Murine double minute 2 (Mdm2) is the principal E3-ubiquitin ligase for p53 and contains a C2H2C4 type RING domain wherein the last cysteine residue is followed by an evolutionarily conserved 13 amino acid C-terminal tail. Previous studies have indicated that integrity of the C-terminal tail is critical for Mdm2 function. Recently, a mutation extending the MDM2 length by five amino acids was identified and associated with enhanced p53 response in fibroblasts and premature aging in a human patient. To investigate the importance of the conserved Mdm2 C-terminal length on p53 regulatory function in vivo, we engineered three novel mouse alleles using CRISPR–Cas9 technology. Genetic studies with these murine models showed that curtailing Mdm2 C-terminal length by even a single amino acid leads to p53-dependent embryonic lethality. Extension of the Mdm2 C-terminal length by five amino acids (QLTCL) yielded viable mice that are smaller in size, exhibit fertility problems, and have a shortened life span. Analysis of early passage mouse embryonic fibroblasts indicated impaired Mdm2 function correlates with enhanced p53 activity under stress conditions. Furthermore, analysis in mice showed tissue-specific alterations in p53 target gene expression and enhanced radiosensitivity. These results confirm the physiological importance of the evolutionarily conserved Mdm2 C-terminus in regulating p53 functions.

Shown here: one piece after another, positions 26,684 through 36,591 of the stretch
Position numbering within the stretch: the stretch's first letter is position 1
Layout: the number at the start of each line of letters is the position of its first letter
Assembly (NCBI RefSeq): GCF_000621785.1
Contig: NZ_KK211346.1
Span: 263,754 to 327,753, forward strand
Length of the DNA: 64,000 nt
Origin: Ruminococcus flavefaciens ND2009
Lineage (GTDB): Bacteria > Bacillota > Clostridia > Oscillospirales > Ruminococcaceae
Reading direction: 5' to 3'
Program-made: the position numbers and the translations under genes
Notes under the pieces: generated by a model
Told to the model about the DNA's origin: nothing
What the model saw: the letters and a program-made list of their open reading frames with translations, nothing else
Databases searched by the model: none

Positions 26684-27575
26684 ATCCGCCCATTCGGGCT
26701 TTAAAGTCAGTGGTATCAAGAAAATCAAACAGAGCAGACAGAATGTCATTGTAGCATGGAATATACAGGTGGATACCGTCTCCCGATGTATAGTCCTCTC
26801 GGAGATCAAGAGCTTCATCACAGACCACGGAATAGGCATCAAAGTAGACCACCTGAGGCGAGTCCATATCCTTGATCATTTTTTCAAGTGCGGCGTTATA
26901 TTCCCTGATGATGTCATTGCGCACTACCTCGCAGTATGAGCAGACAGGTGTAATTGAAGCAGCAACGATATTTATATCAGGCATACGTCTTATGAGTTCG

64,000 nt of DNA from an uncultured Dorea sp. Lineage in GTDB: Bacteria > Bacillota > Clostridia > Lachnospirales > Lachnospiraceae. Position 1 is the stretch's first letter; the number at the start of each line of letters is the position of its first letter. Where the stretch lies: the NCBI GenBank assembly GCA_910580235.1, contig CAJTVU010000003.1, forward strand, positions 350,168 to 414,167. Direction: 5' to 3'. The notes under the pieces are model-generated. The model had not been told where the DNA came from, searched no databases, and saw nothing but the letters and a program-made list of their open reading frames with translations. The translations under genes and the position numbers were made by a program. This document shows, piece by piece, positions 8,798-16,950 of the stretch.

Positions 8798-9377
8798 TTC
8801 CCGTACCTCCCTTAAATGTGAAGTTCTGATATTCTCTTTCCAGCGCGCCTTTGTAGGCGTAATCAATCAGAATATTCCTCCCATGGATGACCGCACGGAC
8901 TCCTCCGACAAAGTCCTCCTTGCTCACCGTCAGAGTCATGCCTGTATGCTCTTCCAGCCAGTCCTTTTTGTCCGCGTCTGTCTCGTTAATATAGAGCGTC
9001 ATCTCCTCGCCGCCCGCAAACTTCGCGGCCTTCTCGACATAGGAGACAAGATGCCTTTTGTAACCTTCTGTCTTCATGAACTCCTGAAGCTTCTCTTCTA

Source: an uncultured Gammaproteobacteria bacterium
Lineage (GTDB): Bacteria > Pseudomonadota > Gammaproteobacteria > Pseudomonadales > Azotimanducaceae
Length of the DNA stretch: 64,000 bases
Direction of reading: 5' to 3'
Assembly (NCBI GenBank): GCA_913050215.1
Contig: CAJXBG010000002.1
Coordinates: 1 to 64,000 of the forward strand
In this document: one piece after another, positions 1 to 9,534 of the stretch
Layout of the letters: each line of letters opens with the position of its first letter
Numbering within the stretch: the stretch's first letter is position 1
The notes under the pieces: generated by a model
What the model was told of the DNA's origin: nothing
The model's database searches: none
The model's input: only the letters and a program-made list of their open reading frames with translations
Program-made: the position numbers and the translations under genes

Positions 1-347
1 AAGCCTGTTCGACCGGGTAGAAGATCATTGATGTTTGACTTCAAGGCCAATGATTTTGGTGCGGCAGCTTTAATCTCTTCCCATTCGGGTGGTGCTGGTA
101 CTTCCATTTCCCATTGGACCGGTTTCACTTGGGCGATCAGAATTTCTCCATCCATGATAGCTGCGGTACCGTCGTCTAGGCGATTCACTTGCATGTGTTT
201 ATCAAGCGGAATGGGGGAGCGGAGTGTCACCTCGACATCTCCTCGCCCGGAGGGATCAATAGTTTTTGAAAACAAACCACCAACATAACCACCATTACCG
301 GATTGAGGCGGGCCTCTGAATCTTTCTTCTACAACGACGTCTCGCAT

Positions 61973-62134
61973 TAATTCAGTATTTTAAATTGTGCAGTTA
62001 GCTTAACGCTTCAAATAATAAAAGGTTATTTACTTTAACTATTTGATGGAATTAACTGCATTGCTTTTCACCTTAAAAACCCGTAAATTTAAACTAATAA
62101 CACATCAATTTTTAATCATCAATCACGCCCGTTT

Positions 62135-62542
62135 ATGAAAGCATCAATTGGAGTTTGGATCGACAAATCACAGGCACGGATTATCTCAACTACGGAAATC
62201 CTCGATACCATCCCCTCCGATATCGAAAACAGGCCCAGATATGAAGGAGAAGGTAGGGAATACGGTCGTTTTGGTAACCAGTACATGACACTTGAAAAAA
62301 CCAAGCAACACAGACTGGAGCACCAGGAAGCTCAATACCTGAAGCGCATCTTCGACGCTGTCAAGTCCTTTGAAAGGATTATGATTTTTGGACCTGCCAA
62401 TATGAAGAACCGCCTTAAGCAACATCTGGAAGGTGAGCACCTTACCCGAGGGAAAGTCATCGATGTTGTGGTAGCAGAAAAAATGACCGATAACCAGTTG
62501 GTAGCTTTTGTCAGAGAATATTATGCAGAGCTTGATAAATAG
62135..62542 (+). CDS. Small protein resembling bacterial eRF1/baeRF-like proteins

This in vivo study highlights that alterations to the C-terminus of Mdm2 perturb its regulation of the tumor suppressor p53.